Italy looks to the past to understand the present. Look at Pupi Avati’s film as well as Marco Bellocchio’s latest work. What we see is a present that is full of anguish and uncertainty. 

 

Has cinema become Italy’s conscience now more than ever? At least compared to television ... 

I don’t want to give a lecture on politics. It definitely shows an Italy that is disoriented and anxious, and often people who are alone, very much alone.

 

So it’s a good time for Italian cinema? 

There are directors who have made many great films. These names come to mind: Garrone, Sorrentino, Saverio Costanzo, Crialese and Virzi. And along with them, and I don’t mean behind them, there are many exciting catalysts. The great thing is that everyone is going in a different direction. There isn’t one single line that everyone follows ... 
 

What is one quality that distinguishes Italian cinema today?

It’s the desire to show our uneasiness and apprehension without hypocrisy and in a direct way.

 

But why is it so difficult to bring Italian cinema abroad? 

This is the case for any production in any language other than English. There’s French cinema, but that also has a modest following. French cinema is supported by the government, which compared to ours, has some additional help. Even still, how many French films do you see around?


 

Will actors and directors also take part in the Open Roads program? 

Marco Amenta, Donatella Finocchiaro, Silvio Orlando, Dino Gentili, Maria Sole Tognazzi, Filippo Timi, Ursula Ferrara, Teresa Marchesi, and Sandra Petraglia, Mimmo Calopresti are all expected to participate. 

 

And Jovanotti?

Yes, he will present the film about Fabrizio De Andrè. It was generously loaned to us…it was a little gift… 


 

Immediately following the festival, the research on distribution begins… 

It’s very important. The festival has always triggered a mechanism for distribution. There are at least two films every year, such as The Last Kiss, Bread and Tulips, Caterina in the Big City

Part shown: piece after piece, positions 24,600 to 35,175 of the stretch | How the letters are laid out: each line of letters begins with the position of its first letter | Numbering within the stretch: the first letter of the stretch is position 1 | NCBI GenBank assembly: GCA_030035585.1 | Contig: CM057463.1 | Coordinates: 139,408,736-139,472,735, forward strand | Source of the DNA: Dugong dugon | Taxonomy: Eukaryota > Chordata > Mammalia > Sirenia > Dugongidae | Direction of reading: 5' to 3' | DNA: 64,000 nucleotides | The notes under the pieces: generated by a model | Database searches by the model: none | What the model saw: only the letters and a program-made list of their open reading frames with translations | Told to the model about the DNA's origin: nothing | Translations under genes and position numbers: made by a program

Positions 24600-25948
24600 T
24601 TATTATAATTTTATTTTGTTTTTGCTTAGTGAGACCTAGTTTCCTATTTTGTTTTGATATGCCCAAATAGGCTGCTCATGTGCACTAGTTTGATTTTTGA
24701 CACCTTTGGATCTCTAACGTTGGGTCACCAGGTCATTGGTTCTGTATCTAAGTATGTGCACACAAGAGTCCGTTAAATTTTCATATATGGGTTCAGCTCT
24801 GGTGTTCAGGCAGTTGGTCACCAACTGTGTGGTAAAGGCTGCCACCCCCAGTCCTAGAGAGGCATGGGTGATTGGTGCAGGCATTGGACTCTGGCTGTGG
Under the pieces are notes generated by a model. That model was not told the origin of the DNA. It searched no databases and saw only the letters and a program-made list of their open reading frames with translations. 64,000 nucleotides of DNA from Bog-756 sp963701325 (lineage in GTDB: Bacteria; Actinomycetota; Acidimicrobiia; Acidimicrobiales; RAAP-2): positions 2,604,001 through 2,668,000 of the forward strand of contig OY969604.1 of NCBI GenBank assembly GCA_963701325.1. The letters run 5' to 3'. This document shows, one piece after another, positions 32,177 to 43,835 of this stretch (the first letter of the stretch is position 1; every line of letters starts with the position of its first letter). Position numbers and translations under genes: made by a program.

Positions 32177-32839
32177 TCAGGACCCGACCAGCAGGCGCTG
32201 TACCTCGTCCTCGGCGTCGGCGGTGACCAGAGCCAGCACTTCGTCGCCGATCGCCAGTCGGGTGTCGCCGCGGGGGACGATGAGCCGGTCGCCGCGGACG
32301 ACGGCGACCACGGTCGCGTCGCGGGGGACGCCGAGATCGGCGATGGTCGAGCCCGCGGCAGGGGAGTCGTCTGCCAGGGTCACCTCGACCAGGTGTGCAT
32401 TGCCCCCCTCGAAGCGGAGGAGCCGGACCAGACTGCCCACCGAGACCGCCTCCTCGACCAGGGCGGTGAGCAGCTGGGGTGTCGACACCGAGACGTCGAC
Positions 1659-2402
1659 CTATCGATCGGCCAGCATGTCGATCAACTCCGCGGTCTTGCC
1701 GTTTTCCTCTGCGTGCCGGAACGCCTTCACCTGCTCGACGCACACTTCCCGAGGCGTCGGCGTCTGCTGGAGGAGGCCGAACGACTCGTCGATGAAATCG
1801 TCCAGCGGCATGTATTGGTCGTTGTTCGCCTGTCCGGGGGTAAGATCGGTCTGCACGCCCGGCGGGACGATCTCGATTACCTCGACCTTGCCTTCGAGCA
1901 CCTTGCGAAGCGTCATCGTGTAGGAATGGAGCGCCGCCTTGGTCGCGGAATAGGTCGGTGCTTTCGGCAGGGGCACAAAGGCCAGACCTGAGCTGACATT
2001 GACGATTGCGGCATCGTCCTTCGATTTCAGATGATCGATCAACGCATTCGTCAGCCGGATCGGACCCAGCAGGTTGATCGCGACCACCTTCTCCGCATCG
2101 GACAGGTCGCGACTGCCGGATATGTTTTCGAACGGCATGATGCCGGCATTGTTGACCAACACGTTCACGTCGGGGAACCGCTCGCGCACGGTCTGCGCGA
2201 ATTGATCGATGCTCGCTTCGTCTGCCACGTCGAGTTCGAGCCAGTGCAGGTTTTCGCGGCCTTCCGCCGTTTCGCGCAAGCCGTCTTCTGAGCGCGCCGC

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For a full schedule of screenings, film and tickets visit
http://www.filmlinc.com/wrt/onsale/italian09/program.html
At Casa Italiana Zerilli-Marimo'fax (212) 995-4012

24 West 12th [email protected]

New York, NY 10011-8604 www.nyu.edu/pages/casaitaliana


A panel discussion with the
Protagonists of
OPEN ROADS:

Directors:
Marco Amenta (The Sicilian Girl)
Dino  Gentili   (I Am Alive)
Ursula Ferrara (Animated Passions)
Teresa Marchesi (Effedià: On My Awful Way)

Actors:
Donatella Finocchiaro (Brave Men)
Silvio Orlando (Giovanna's Father & The Germans' factory)
Filippo Timi (As God Commands)

Writers:
Ivan Cotroneo (The Man Who Loves)
Sandra Petraglia (A Perfect Day)


Moderated by

Antonio Monda (NYU)
Richard Peña (Film Society Lincoln Center)


Friday, June 5, 7:00pm




In cooperation with MIBAC (Italian Ministry of Culture), Cinecittà-Luce- Filmitalia, The Film Society of Lincoln Center-Italian Cultural Institute, The Alexander Bodini Foundation.




(Translated by Giulia Prestia)